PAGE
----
Silence. I rap against the cool, steel safe door. No one comes. I delicately chew on my stolen Snickers bar, savouring it in case I’m stuck here for a few days. Crouching in the enclosed space, a sliver of light penetrates through a small space at the bottom of the safe door. I can just make out another piece of paper with a massive black spot in the middle of the page. Shoving my Snickers bar into my pocket, I pick up the paper and glide my arm through the spot and it disappears again. I pull out my arm and hastily place the black hole on the inside of the safe door, I plunge my head through the hole and my body slithers back onto the hard, office floor. I’m free, not for long….
Our class worked on rich writing after we had participated in an Anzac Day Prayer Service and looked at some of the Anzac information loaded on our blog. In snapshot writing, the goal is to make the reader feel like he/she is right in the moment of what is happening. The focus is on the senses – what can I see, smell, hear, taste and touch and how do these things make me feel. Here are some samples of our writing:
Suffering and Mateship 8/7/1917
I see people leaping for cover as blood pours all over the dusty ground, the sounds of the enemy coming closer and closer. Suddenly, I hear an ear splitting cry! I spin around (one eye still on the enemy’s guns) and I see a fighter lying on the ground, holding his stomach. I sprint to the spot where he lays and fall to my knees at his side. I look around desperately at the surrounding chaos. I see the boat we arrived on. I pull and pull, yanking his arm over the rim and lie him down. I take off my shirt and wrap it around his wounds. “You’ll be alright, mate” And I know this is only the beginning!
Anzac Snapshot: Death and loss.
Here I stand on muddy ground with bodies and blood sprawled everywhere. Here I look, there have been so many lives lost and these bodies are no longer able to return to their loved ones. Here I ask myself, why did I ever come here? What’s the point of fighting when so many soldiers go to war and so few return. I never wanted to be a murderer and yet here I am, deeply regretting what I have done on the shores of Gallipoli.
On Monday, Michael Mangan came to our school to perform two concerts for us. He lives in Brisbane and he writes and sings songs about our faith in God. He played guitar along with singing. He told us he also plays piano. His songs taught us about the different ways of praising God. After he sang each song, he told us what he thinks of the meanings of his songs and made us think of how we can make our relationship with God stronger. He showed us some actions to some of his songs that made us want to sing along. One of his latest albums came out last year, but still rock our world this year as he taught us each one. We all had lots of fun with him, rocking out and praising softly.
This week in literacy, we have been looking into the features of a picture story book. Our class, 5/6 M and M have been split into groups of up to four and have taken turns in sharing their picture story book that they have chosen to study. As well as discussing our picture story book, we also had to create a front cover for our litracy book along with a favourite picture and sentence. Here are Paul, Emma and Bianca’s front covers for our literacy activity which were chosen by Mary as the best picture story book front covers.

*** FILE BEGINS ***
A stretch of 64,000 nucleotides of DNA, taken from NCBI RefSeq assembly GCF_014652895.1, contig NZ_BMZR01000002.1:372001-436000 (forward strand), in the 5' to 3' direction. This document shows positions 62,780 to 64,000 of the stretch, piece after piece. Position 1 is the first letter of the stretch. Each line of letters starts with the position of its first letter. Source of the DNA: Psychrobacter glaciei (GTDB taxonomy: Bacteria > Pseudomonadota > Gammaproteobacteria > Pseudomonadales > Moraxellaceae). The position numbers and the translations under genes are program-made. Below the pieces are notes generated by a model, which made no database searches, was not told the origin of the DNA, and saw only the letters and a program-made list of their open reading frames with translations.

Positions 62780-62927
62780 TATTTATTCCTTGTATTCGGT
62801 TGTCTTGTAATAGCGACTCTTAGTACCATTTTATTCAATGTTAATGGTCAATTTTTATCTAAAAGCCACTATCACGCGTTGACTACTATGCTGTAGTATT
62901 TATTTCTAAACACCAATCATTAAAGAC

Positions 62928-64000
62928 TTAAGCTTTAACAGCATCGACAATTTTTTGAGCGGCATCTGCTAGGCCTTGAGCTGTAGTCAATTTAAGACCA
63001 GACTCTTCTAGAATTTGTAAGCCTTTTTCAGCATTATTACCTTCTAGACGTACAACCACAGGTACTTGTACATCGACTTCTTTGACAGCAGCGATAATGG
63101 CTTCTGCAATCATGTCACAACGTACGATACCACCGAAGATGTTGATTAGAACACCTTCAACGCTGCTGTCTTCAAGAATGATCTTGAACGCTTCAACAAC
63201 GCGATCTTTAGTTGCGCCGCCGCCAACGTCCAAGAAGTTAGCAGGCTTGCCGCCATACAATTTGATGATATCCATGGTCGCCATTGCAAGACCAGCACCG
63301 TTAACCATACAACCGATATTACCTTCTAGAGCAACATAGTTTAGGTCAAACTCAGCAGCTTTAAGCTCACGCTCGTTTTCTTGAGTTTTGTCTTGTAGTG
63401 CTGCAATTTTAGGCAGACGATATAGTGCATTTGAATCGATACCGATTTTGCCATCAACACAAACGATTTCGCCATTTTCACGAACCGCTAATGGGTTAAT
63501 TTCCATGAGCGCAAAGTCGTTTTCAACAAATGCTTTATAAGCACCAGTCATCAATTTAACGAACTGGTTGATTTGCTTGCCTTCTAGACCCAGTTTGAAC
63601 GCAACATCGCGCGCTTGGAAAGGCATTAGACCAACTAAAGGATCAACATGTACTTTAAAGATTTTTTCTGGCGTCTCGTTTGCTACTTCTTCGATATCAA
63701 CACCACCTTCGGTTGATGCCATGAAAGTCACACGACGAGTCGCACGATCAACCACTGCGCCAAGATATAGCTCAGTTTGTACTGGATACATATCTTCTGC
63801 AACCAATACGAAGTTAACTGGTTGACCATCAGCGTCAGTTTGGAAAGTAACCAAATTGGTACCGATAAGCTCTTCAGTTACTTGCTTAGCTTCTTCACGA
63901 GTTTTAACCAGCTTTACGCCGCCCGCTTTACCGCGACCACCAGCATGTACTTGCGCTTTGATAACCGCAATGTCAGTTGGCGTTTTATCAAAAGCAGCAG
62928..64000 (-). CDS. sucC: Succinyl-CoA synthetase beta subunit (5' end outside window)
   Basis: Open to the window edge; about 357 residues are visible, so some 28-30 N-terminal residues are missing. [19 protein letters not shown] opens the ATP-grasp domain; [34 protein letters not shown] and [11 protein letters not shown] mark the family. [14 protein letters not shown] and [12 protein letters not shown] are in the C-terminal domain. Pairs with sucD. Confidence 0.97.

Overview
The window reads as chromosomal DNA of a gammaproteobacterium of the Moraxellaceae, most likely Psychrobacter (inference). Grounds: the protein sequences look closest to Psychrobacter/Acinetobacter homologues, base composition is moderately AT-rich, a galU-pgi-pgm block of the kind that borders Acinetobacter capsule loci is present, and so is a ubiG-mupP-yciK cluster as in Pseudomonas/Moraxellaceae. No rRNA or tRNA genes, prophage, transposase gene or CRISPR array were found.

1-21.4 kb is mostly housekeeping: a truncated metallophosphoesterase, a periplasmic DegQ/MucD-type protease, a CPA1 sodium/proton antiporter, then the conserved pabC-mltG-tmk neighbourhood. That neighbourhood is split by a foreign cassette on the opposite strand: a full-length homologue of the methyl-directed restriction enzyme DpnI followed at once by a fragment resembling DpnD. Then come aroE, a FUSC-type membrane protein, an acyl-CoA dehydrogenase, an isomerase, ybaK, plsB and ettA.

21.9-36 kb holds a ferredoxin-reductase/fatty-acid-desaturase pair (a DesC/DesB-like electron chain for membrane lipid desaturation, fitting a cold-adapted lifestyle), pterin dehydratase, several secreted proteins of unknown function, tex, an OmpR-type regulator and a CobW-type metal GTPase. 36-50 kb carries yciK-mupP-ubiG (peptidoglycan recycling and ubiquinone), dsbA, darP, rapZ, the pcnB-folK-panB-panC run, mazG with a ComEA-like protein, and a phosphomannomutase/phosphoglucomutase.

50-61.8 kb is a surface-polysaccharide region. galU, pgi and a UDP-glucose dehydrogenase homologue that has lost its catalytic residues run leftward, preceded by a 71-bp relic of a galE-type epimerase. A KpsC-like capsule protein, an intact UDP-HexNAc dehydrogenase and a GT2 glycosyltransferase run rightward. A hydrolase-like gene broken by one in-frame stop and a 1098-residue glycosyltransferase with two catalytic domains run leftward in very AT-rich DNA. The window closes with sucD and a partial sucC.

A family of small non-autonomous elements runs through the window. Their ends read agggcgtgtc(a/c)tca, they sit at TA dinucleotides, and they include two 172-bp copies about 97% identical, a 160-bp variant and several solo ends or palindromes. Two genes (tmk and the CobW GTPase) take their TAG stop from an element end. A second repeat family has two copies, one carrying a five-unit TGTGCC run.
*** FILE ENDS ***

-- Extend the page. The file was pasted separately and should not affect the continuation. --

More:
Today we watched Ditosa’s Story from the Project Compassion Website. Each year, Caritas put together a story to tell what the Project Compassion funds have achieved for a community. You can watch Ditosa’s Story here:
Here are some of our reflections after watching the story and considering the questions What does this story mean to me and What can I do?
This story made an impact on my life and showed me how lucky I am to live the way I do. I can easily walk to a tap, I have proper education, I have good shelter, enough food to survive and many other amazing things that I am extremely lucky to have. by Grace
Ditosa’s story has really touched my heart and my mind. It is hard to imagine what it would be like if I didn’t have parents, education and not much food or clean water. I want to do as much as I can to donate to Caritas so that I can help lots of other poor communities around the world. Everyone has the same rights to the essentials in life. by Bianca
To me, this story means that I have to be grateful for what I have because there are people everywhere who don’t have everything they need. To help these people in need, I can put money into the Caritas box as often as I can. I can do this by whenever I do a job put half of the money in the box. Then the poor can buy what they need with the money. by Hannah G
This story means donation won’t really help me but can make a HUGE difference to the little village in Mozambique and to Ditosa’s family. Knowing there are people in the world is sad, with others in the world driving Ferrari’s and living in mansions when there are people who don’t have clean water and can’t afford food for the family. Even donating 5c can make a difference and help Caritas make the world a better place. by Paul
After I watched this clip I felt that if my family lived there, I would be very proud of my family and my community and me, because the community has developed so, so much. So I think we should spend more time on raising money for communities like this one and make people’s lives so much better. by Harriet
How does this clip touch your heart and your head?